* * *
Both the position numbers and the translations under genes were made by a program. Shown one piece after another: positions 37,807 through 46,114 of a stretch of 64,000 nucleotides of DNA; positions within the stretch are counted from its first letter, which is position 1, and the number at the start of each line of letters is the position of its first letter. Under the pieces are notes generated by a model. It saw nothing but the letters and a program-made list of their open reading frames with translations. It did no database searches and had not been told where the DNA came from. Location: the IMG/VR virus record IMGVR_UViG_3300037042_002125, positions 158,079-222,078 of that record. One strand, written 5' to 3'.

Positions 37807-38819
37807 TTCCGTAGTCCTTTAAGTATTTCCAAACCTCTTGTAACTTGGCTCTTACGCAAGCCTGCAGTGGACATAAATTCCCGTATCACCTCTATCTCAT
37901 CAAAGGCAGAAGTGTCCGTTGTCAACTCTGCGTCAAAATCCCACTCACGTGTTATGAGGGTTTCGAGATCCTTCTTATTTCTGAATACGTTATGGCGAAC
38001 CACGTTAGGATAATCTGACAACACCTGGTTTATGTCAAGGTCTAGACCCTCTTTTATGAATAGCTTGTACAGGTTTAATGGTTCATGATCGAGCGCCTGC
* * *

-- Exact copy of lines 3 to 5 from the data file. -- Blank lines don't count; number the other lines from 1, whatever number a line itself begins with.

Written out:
37807 TTCCGTAGTCCTTTAAGTATTTCCAAACCTCTTGTAACTTGGCTCTTACGCAAGCCTGCAGTGGACATAAATTCCCGTATCACCTCTATCTCAT
37901 CAAAGGCAGAAGTGTCCGTTGTCAACTCTGCGTCAAAATCCCACTCACGTGTTATGAGGGTTTCGAGATCCTTCTTATTTCTGAATACGTTATGGCGAAC
38001 CACGTTAGGATAATCTGACAACACCTGGTTTATGTCAAGGTCTAGACCCTCTTTTATGAATAGCTTGTACAGGTTTAATGGTTCATGATCGAGCGCCTGC